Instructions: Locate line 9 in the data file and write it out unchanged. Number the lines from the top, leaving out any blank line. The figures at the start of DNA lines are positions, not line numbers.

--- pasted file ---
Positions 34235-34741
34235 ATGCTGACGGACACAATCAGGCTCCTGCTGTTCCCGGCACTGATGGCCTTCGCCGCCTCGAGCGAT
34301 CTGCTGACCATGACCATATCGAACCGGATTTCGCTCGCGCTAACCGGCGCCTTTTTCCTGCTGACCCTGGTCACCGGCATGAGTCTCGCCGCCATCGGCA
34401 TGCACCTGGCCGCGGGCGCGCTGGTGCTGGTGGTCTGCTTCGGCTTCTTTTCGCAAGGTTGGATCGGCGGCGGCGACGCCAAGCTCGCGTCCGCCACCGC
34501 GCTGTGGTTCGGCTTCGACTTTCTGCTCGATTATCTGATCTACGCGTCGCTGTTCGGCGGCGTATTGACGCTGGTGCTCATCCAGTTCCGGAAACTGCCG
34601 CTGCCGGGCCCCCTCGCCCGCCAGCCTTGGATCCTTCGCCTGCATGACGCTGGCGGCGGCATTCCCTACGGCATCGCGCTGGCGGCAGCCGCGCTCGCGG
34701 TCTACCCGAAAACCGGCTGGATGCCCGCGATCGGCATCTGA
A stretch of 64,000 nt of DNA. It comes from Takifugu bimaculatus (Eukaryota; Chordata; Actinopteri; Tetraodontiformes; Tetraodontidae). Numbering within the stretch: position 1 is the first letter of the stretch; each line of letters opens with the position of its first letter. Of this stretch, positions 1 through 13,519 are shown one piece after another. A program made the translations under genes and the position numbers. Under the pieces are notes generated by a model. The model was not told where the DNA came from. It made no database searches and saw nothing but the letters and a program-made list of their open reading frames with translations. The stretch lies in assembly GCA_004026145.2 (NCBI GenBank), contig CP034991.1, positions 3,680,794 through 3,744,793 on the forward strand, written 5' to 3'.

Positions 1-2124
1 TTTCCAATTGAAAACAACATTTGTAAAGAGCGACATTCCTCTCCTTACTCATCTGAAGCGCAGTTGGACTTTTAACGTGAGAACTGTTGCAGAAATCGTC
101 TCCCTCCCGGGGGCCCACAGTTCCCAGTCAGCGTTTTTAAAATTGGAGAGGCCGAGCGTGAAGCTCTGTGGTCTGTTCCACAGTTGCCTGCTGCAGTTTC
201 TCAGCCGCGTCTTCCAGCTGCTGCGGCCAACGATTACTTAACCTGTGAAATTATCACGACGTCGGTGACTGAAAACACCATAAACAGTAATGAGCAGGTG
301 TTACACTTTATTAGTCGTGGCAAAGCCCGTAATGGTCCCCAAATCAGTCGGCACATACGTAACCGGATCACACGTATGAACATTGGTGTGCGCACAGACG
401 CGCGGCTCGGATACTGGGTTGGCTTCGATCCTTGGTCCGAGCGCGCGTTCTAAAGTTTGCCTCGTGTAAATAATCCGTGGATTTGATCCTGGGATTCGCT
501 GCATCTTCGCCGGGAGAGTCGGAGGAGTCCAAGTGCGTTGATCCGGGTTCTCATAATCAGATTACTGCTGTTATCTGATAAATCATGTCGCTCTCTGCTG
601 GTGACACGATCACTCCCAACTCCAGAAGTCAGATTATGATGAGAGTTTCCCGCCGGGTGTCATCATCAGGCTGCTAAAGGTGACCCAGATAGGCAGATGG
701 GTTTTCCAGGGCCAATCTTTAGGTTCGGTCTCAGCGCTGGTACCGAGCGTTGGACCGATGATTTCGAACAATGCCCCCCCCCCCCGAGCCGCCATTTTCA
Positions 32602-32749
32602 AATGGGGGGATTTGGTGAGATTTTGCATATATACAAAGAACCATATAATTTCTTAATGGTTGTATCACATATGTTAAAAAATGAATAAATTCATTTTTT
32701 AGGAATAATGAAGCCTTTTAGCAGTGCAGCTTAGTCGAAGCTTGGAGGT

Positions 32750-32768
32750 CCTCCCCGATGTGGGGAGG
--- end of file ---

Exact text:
Positions 1-2124